|Leader of the Five Star Direct Democracy Party|
|Assumed office |
9 February 2018
|Preceded by||Position established|
|Born||April 1978 (age 42–43)|
|Political party||UK Independence Party (2015–2017)|
Five Star Direct Democracy Party (2018–present)
John Rees-Evans (born April 1978) is a British politician, currently the leader of the Five Star Direct Democracy Party. He was associated with the UK Independence Party (UKIP) from 2015 to 2017, contesting their leadership in November 2016, coming third with 18.1% of the vote, and again in 2017, coming fourth.
Rees-Evans was born in Hampshire and educated both in the UK and overseas, including at the Jeppe High School for Boys in Johannesburg. Since 2011 he has lived in Penrhiwceiber with his family and has a professional background in business, particularly adventure tourism. Controversially, he once claimed that a "homosexual donkey" had tried to rape his horse. He clarified his statement, saying that "I was asked to respond to quite a bizarre statement ... and so I tried to give the only kind of answer I knew how to give because, frankly, I do not have any experience of homosexuality, or humans copulating with animals."
Rees-Evans declared his candidacy for UKIP leader on 24 October 2016. He has pledged to ensure the UK leaves the EU and that the government is reduced in size and function. He believes that the current political class in Westminster is out of touch with citizens, and pledged to make politics more transparent and open if elected UKIP leader.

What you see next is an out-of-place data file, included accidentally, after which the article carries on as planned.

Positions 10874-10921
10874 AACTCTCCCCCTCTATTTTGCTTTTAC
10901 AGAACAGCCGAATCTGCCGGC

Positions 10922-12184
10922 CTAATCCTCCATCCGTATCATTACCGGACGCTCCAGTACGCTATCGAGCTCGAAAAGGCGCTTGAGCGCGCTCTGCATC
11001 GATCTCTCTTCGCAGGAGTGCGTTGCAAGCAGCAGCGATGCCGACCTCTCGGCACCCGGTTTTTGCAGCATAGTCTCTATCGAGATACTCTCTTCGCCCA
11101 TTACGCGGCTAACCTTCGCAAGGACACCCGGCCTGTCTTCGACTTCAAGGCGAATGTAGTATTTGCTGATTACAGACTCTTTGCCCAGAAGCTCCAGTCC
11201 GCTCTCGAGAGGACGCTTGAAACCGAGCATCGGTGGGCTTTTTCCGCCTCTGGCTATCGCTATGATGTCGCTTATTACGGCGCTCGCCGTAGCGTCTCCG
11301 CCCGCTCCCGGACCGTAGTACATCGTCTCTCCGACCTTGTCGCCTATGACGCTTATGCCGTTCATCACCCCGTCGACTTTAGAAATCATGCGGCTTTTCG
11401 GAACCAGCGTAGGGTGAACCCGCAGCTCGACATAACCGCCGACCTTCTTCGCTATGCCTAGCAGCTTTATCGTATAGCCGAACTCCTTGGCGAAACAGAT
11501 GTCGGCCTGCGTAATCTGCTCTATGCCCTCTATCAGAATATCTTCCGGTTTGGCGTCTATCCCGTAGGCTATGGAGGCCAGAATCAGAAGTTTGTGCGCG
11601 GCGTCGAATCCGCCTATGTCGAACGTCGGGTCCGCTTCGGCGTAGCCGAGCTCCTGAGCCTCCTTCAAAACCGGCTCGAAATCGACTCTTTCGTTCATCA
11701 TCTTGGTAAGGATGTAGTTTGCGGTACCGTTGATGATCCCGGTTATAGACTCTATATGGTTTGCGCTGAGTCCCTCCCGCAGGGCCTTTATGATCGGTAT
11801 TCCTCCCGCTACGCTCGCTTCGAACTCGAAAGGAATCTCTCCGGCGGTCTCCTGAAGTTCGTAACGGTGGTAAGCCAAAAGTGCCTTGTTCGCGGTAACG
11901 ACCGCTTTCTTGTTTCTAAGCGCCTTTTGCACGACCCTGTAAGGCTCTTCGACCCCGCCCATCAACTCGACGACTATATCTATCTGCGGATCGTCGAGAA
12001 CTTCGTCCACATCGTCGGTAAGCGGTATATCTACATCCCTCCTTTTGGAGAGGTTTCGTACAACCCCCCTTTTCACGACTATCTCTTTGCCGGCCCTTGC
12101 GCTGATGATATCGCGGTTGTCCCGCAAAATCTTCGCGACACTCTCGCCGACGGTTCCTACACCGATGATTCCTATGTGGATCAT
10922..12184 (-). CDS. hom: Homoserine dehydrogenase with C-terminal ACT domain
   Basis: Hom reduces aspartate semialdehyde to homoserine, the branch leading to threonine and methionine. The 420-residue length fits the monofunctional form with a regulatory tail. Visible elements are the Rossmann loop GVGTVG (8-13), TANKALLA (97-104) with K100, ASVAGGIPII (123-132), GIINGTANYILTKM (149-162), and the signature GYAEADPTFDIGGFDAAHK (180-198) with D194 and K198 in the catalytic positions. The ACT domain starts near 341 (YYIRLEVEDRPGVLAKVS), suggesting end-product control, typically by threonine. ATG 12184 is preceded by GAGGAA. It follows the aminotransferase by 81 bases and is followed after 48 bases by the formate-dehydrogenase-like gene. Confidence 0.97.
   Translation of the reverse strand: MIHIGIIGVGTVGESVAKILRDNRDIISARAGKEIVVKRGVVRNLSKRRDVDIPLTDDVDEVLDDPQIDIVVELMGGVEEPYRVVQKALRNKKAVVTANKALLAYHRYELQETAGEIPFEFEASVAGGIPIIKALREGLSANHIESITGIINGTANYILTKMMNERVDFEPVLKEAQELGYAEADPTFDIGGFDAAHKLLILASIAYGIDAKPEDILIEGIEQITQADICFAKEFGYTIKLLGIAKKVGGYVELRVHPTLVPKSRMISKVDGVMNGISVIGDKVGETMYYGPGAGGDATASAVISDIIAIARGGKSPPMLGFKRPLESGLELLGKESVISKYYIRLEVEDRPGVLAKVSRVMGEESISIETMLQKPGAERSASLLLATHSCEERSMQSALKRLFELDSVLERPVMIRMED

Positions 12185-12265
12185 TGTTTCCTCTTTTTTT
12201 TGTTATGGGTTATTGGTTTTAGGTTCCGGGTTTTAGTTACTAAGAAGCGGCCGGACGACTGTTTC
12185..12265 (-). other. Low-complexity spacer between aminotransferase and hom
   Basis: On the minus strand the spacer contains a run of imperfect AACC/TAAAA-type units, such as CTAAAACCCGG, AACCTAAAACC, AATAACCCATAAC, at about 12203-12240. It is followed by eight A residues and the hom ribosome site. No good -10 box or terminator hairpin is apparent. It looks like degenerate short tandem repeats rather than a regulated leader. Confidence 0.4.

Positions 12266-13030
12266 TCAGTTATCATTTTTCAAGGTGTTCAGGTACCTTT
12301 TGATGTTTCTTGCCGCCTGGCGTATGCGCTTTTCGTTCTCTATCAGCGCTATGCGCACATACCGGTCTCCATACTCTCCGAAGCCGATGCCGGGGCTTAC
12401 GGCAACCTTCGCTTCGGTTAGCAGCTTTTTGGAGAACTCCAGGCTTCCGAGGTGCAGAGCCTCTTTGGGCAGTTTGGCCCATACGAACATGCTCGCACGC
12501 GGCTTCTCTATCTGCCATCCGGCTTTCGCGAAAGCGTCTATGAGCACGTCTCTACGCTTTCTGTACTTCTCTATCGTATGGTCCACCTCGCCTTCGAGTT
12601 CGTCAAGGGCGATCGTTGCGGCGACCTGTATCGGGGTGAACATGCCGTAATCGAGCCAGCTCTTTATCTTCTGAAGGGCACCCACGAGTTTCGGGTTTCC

Rees-Evans differed radically from the other candidates, advocating the introduction of direct democracy first within UKIP and then seeking to use it with intention to cause massive reform of the entire UK political system. He also supported capital punishment for child killers and sexual abusers of children, but only if the victims were "pre-pubescent" and looked under the age of 18 (the age of consent in the UK is 16 years), saying that 13-year-olds were "fair game for the current punishment". Rees-Evans has said that he opposes same-sex marriage.
He was the last remaining Faragist candidate in the race, which was won by the self-described "unity candidate" Paul Nuttall. He walked out of tightly-controlled hustings after being told "not to rock the boat", and then embarked on a nationwide tour of membership similar to that of Nigel Farage prior to the 2016 EU membership referendum. The late Sam Gould, former chairman of UKIP's Caerphilly branch, commented: "Policy-wise he is similar to Raheem. John is a gentleman and has done so much for UKIP, helping them produce party political broadcasts and has raised a lot of money for the party, too."